Times are tough in Colstrip, Montana, where most of the town’s economy is dependent on coal, mined nearby and burned to create electricity at the power plant in town.
“It’s steam,” residents assure a visitor photographing the vapors emanating from the Colstrip power plant. Many in Colstrip are sensitive to the perception people may be getting from the town’s strip mine and power plant. They’re afraid visitors on a cold day will see plumes of smoke over the power plant and think it is all pollution. They worry that no one talks about all of the landscape restoration the mine does after it removes coal from a seam. They worry that pictures of dozens of tons of dirt being moved at once will make the mine look too dusty, despite the water trucks in evidence spraying the ground on a January morning.
Ninety tons at a time, one of the drag lines at Colstrip’s Rosebud Mine removes overburden dirt to uncover a coal seam. Coal is the central economic force behind Colstrip and its history. Colstrip supplied the coal used in Northern Pacific locomotives in the 1920s, then the town nearly died when trains began running on diesel. In the 1970s, construction began on the power plant and once again, Colstrip bustles with life — for now.
Rex Rogers manages the International Brotherhood of Electrical Workers in Colstrip. Colstrip is a company town and that company mines coal and then burns it to make electricity. Efforts to curb the use of fossil-fueled electricity are threatening the livelihoods of Rogers and the workers he represents.
Mary Ann and Bob Whitehead are both retired from the Colstrip power plant. They live in the mobile home they’ve had since 1980, where Mary Ann has converted the dining room into a quilting studio for her new hobby. They tout Colstrip’s many parks and the local golf course, recreation center and gun club which cost residents little or nothing to use. All thanks to financial support from the mine and power plant.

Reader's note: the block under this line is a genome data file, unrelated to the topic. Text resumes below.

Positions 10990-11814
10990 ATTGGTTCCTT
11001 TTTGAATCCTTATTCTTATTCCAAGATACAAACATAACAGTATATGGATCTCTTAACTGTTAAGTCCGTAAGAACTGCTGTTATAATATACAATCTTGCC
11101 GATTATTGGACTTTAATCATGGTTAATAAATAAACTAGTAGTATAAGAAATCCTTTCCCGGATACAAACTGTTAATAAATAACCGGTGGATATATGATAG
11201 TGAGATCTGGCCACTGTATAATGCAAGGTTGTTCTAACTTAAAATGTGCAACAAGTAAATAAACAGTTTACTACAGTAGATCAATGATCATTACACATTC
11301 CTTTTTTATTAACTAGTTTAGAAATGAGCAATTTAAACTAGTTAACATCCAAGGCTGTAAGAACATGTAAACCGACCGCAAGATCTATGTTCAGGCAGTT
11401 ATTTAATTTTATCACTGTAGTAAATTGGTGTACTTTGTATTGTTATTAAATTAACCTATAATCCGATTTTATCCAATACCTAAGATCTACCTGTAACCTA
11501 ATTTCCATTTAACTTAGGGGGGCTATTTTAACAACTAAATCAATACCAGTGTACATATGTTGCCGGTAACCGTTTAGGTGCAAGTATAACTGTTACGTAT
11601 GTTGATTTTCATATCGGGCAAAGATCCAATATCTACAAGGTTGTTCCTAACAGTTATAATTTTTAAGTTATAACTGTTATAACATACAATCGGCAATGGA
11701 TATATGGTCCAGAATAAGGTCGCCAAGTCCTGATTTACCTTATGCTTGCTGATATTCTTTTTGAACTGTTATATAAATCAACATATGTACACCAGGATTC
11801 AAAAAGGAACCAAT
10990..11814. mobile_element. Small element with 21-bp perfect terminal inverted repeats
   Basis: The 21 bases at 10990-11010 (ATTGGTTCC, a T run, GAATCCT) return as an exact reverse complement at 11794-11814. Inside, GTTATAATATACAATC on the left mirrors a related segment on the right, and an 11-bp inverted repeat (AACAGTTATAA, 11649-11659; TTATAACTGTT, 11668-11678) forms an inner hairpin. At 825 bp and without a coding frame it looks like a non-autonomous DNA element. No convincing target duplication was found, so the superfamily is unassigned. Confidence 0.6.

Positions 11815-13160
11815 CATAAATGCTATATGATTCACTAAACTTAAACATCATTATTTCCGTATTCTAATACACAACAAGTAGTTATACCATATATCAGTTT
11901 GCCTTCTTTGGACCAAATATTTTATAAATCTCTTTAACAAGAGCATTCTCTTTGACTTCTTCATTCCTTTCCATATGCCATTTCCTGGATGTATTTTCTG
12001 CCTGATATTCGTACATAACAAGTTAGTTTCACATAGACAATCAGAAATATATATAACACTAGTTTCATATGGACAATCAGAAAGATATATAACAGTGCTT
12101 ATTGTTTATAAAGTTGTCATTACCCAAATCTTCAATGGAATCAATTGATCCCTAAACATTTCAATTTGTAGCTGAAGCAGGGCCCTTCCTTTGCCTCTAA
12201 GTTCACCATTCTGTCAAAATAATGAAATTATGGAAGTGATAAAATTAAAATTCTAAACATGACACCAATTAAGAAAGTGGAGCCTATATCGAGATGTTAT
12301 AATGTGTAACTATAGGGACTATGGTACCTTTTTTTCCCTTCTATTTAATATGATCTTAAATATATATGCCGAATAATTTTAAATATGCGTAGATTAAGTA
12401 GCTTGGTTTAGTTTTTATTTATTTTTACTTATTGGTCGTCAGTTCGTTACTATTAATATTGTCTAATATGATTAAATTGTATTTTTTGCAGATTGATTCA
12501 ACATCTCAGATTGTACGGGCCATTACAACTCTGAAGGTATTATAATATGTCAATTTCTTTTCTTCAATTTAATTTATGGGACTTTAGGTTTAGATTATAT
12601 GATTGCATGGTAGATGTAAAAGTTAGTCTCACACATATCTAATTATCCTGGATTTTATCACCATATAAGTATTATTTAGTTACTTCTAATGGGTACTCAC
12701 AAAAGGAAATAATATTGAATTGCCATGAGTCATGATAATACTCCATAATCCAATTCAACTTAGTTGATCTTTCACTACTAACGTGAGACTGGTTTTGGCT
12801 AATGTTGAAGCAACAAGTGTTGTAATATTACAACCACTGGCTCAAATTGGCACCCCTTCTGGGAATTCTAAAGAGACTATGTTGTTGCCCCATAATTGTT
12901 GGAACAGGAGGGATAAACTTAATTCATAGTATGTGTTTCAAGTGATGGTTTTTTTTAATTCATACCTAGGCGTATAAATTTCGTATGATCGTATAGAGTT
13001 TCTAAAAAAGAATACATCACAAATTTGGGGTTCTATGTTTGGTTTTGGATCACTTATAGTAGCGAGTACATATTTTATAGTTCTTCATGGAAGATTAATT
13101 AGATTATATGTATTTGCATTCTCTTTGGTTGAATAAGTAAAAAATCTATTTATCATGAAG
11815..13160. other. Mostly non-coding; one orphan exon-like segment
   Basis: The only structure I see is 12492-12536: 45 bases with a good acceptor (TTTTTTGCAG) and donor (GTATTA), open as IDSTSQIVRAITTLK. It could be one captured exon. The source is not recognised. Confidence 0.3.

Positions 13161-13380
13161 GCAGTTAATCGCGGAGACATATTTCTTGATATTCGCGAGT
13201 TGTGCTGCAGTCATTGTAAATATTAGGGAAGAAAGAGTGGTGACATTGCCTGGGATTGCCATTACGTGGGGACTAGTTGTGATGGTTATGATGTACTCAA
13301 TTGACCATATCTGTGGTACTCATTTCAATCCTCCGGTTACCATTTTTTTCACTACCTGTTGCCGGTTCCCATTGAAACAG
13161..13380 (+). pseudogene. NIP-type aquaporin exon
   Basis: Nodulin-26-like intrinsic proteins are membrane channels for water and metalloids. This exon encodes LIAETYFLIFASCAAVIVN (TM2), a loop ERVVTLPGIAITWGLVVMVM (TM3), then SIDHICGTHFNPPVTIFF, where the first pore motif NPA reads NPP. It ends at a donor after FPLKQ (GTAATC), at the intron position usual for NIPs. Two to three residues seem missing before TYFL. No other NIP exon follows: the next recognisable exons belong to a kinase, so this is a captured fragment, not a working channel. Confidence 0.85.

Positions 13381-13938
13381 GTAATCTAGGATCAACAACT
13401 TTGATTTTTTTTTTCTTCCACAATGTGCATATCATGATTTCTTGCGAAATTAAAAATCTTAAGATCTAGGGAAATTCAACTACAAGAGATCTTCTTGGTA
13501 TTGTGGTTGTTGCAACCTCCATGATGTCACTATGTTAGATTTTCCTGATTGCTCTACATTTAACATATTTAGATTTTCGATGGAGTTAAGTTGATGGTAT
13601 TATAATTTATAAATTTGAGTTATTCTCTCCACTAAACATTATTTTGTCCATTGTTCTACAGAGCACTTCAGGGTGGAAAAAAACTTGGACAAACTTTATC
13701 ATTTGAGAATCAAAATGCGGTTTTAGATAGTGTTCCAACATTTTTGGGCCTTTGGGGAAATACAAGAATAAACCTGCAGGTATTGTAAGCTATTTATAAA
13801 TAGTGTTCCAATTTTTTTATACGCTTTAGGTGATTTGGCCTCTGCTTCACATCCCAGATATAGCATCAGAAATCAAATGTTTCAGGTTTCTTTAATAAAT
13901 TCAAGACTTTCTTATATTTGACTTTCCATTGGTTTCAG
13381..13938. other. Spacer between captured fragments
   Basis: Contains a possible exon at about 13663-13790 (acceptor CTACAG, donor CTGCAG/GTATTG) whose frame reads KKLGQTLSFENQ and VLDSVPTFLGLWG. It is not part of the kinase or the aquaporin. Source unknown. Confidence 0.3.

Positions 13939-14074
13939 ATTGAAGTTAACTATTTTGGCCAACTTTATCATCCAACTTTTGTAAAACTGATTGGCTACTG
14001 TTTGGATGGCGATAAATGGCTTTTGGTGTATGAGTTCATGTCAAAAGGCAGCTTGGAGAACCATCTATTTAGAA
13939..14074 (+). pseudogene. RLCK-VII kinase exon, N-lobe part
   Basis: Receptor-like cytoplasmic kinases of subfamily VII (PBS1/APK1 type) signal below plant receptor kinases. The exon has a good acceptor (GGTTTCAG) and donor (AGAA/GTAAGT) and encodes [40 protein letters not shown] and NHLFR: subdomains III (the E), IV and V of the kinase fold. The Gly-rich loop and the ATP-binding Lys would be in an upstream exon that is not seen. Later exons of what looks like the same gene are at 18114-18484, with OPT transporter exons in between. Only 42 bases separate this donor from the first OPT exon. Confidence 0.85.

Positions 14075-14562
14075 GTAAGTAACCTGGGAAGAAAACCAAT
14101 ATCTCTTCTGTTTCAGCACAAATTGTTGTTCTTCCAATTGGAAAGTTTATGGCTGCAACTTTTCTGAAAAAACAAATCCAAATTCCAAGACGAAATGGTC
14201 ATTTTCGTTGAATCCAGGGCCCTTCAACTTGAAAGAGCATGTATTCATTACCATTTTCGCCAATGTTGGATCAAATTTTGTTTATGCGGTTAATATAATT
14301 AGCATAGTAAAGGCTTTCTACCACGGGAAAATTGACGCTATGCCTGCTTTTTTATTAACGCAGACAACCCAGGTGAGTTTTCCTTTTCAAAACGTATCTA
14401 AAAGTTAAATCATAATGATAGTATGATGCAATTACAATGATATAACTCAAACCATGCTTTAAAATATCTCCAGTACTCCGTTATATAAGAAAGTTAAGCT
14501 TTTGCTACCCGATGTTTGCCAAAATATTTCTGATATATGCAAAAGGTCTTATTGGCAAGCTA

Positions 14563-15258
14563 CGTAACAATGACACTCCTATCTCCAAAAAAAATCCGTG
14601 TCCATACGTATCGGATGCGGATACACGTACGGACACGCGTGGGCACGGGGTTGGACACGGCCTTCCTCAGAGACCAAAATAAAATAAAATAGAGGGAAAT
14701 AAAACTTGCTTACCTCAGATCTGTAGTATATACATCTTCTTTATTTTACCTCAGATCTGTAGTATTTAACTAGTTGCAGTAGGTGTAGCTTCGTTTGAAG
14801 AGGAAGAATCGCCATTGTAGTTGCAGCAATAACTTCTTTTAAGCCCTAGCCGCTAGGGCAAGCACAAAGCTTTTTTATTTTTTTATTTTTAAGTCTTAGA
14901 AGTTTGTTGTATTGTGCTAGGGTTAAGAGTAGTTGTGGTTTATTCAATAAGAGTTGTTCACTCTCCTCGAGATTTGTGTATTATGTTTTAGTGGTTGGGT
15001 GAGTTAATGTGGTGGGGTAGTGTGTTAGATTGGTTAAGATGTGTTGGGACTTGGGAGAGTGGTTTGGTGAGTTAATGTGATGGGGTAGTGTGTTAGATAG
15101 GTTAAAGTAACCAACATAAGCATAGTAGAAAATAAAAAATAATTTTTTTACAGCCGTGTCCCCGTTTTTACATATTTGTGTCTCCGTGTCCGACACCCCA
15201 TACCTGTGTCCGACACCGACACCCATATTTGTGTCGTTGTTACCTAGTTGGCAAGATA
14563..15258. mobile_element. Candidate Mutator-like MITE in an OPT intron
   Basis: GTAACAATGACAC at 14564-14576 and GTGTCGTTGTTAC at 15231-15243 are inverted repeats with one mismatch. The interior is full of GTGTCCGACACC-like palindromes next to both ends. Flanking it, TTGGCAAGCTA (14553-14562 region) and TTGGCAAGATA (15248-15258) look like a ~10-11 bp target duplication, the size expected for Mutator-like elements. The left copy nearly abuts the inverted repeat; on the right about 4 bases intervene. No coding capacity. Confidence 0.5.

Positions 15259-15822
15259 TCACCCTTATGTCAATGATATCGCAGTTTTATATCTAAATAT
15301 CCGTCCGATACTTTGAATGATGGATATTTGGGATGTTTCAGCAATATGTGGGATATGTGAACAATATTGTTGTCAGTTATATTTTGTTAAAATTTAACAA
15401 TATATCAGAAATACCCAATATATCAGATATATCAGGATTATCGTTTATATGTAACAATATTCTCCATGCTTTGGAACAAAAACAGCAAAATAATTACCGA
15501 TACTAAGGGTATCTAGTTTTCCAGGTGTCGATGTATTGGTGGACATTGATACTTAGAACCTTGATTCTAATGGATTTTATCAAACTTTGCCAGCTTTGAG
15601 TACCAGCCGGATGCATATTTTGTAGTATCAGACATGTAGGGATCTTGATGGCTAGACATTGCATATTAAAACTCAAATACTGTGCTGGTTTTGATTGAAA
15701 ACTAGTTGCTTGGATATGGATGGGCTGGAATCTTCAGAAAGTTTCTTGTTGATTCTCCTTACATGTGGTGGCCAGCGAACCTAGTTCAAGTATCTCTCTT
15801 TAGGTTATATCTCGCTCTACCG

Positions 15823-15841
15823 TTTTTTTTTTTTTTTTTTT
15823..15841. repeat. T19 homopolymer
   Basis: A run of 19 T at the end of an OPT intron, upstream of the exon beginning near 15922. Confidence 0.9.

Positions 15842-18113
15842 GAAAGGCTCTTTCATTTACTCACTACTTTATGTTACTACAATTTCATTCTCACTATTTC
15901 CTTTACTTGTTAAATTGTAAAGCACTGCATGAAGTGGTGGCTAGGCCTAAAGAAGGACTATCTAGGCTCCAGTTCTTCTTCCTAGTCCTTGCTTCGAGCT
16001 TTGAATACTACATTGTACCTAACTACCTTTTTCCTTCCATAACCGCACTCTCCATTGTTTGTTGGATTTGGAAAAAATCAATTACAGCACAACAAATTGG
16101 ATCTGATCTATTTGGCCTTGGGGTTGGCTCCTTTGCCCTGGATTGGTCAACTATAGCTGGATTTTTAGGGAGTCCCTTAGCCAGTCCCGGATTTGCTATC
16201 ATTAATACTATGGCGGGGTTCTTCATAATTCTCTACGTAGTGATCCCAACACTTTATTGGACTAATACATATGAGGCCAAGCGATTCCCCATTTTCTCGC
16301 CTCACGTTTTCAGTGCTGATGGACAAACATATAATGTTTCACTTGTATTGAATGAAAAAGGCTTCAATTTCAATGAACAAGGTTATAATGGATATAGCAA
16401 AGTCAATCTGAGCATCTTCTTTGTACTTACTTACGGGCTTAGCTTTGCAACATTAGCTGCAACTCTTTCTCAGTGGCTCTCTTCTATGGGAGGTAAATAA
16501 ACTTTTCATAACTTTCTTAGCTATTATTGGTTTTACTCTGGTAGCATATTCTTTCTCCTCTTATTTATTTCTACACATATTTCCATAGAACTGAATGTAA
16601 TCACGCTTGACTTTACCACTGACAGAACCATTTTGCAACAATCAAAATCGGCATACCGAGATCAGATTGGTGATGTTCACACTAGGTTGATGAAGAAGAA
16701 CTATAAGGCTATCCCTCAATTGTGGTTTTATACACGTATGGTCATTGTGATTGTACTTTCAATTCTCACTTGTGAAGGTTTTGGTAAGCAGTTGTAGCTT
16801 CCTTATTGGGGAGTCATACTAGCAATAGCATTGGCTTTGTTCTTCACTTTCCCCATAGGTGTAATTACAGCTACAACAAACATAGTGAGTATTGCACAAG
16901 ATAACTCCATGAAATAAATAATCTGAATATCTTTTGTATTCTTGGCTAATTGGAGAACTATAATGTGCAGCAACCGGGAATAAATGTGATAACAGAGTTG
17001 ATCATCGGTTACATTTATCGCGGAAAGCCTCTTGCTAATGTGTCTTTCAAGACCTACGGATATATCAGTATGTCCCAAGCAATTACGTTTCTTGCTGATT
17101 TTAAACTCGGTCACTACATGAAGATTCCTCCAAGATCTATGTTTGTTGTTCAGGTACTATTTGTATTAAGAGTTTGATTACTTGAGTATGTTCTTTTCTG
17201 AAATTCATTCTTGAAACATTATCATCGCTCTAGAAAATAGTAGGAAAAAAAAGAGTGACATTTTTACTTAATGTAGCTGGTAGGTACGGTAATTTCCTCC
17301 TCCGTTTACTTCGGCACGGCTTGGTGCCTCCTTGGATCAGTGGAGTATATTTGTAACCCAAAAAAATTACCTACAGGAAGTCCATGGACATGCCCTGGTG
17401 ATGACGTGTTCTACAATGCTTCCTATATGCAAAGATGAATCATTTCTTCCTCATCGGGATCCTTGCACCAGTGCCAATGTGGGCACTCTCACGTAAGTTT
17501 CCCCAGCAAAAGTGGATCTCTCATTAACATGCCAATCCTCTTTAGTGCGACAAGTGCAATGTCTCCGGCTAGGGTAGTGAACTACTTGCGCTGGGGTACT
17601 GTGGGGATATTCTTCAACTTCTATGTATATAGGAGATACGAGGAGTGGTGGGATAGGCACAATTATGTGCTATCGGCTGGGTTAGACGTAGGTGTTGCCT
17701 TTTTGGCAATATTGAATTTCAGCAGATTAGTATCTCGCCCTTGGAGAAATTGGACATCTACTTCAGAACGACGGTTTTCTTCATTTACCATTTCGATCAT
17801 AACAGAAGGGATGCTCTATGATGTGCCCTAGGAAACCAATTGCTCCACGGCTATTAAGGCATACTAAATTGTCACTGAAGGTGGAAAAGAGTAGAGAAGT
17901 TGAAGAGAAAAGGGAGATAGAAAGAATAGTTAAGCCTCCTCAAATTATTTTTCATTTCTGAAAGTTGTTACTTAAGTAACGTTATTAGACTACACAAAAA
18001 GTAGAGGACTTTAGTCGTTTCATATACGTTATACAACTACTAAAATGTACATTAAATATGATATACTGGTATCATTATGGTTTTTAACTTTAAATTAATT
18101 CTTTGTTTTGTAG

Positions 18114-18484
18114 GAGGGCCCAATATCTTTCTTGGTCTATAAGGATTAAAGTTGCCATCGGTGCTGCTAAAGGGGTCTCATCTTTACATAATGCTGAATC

In addition to free membership at a local nine-hole golf course and a park for every 100 people in Colstrip, residents can freely use the well-equipped recreation center, where 49-year-old Tammy Robinson teaches a fitness class. Robinson’s husband and oldest son both work at the power plant. “I’m nervous about the whole thing,” she says. “I’m nervous about where Colstrip is headed.”
Engineer Bill MacFarlane, 72, says he worked at the Rosebud coal mine for 30 years, assembling the giant drag lines that can weigh 6 million pounds and more. But his roots are in Havre, he says, where his grandparents were farmers. “The land meant a lot to us,” he says.
Electricity prices are being driving down by the availability of cheap natural gas, and both Washington and Oregon have passed legislation that will gradually phase out the purchase of coal-fired electricity. And the federal Clean Power Plan threatens to impose more stringent regulations on what — besides the steam — comes out of the Colstrip smokestacks .